Productivity Sauce

Dmitri Popov
Keep Track of Your Current Work with a Bash Function

Mar 26, 2014 GMT

Here is a clever little trick I picked from a Hacker News thread. Using a simple custom now() function, you can keep track of things you are currently working on. Add the following code to the ~/.bashrc file: now() { echo $(date "+%Y-%m-%d %H:%M:%S") - "$@" >> $HOME/.now }Save the changes, and you can then record tasks by running the now Task description command, for example: now Working on an article. This records the specified task in the ~/.now text file in the following format: 2014-03-21 15:17:13 - Working on an article. You can also use special words like pause, continue, and done to mark the task as paused, resumed and completed. The thread...
Better Syntax Highlighting in nano

Mar 25, 2014 GMT

If you find the syntax highlighting functionality in the nano text editor lacking, you will appreciate a collection of .nanorc files in the nanorc GitHub repository. Here, you'll find a selection of definition files for a broad range of programming languages: from Python and HTML, to Lua and Markdown. To add all this goodness to nano, clone the GitHub repository using the git clone command, and then install the files by running the make install command. That's all there is to it.
git-sh: Bash Environment for Git Work

Mar 20, 2014 GMT

If you spend a lot of time running Git commands in the terminal, you might appreciate git-sh, a set of customizations that transform the Bash shell into an environment for working with Git. Installing git-sh is super easy, and it can be done using the following commands: git clone git:// cd git-sh make make installNote that the last command must be run as root. To start the customized shell, run the git-sh command. Use the help command to view a list of the supported Git commands. When you switch to an existing repository, git-sh conveniently shows the current branch in the prompt. git-sh essentially lets you run all key Git commands without prefixing them...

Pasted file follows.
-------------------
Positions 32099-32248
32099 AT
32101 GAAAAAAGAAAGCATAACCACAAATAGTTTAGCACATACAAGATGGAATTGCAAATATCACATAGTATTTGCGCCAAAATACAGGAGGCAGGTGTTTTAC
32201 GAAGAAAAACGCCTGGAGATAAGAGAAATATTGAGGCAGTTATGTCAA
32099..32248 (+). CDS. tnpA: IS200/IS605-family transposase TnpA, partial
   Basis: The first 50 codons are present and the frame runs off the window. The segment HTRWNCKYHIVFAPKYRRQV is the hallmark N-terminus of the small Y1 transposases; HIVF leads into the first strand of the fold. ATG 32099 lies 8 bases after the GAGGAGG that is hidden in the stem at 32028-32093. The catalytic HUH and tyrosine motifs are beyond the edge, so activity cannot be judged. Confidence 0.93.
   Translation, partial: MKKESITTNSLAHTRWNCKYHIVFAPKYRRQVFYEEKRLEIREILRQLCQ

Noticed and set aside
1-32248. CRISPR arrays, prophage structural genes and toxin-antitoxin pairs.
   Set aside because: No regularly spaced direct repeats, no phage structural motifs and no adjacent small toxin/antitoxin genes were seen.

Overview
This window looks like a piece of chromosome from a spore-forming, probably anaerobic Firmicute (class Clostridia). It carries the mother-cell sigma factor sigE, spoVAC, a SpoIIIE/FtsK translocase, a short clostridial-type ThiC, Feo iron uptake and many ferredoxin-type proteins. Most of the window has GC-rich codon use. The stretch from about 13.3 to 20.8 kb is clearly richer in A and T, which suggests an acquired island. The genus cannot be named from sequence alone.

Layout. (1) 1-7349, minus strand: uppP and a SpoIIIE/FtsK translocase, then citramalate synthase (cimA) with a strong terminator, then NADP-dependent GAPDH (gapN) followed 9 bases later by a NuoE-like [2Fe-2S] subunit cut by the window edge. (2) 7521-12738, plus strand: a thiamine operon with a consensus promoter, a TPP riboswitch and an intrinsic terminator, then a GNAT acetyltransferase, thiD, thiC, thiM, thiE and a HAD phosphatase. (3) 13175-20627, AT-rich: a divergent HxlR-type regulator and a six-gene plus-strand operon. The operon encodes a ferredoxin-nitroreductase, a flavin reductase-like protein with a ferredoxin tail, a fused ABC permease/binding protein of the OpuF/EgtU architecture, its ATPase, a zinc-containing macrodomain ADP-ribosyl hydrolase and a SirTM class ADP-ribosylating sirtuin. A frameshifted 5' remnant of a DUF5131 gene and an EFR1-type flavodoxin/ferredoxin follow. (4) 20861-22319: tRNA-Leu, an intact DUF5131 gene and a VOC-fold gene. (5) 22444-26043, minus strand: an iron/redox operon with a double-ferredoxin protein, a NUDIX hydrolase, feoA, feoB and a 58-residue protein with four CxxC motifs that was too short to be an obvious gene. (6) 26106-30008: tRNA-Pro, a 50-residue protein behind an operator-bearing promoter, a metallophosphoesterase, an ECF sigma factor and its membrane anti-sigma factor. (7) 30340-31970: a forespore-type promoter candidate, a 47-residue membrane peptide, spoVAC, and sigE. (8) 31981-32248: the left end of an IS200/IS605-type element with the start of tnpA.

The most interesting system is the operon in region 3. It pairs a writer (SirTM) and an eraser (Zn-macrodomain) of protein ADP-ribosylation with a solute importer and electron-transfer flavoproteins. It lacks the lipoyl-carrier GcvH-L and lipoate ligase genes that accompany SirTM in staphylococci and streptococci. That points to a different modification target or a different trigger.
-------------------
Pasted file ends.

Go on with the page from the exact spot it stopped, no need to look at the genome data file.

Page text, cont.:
Rename Multiple Files and Directories with mvdir

Mar 19, 2014 GMT

Here is a problem: you need to give a bunch of DSC_xxx.JPG files meaningful names like Berlin_May_1981.JPG, Tokyo_Trip_1973.JPG, and so on. The mvdir Bash shell script dramatically simplifies this otherwise tedious task. The script scans the specified path and opens a list of all found files and directories in a default text editor. Edit then the names, and the script automatically renames the modified files and directories when you close the editor.To install the script on your system, create a new file in a text editor, paste the code in the file, and save under the mvdir name in the /usr/local/bin directory. Make then the script executable using the chmod +x ~/usr/local/bin/mvdir...
Scrub DRM off Kindle Ebooks with Calibre

Feb 27, 2014 GMT

DRM is a nuisance, no doubt about that. After all, you should be able to use whatever ebook reader application you want to read the ebooks you've bought. If you happen to own a Kindle device, you'll be pleased to learn that removing DRM from Kindle ebooks you legally purchased is a relatively straightforward affair courtesy of the mighty Calibre ebook suite. First step is to install the DeDRM plugin in Calibre. To do this, grab the latest version of the DRM Removal Tools for eBooks, and unpack the downloaded archive. Launch Calibre, press the button in the main toolbar, and choose Change Calibre behavior. Switch to the...
QupZilla: Lightweight Browser

Feb 26, 2014 GMT

At first glance, QupZilla looks like yet another lightweight browser. But it has several features that make it stand out from the crowd. For starters, QupZilla sports a built-in ad blocker. It's enabled by default, so the browser weeds out these pesky ads right out of the box. Ads are not the only thing that QupZilla can block. The browser comes bundled with the Click2Flash plugin which blocks Flash content. Thanks to the built-in RSS reader, you can use QupZilla as a no-frills RSS aggregator. The browser's RSS functionality is decidedly bare-bones, but it can come in handy when you need to check your favorite feed in a hurry. Of course,...
kpcli: Work with KeePass Databases from the Command Line

Feb 25, 2014 GMT

KeePassX is an indispensable graphical utility for managing passwords, but there are situations, when a command-line tool might be more practical. Enter kpcli, a Perl-based CLI tool that lets you work with KeepPass 1.x and 2.x databases. On Debian and Ubuntu, kpcli is available in the official software repositories, so it can be easily installed by running the apt-get install kpcli command as root. openSUSE users can install the utility directly from To open an existing KeePass database, use the kpcli --kdb=foo.kdb command. Issue then the help command to view a list of all available commands along with...

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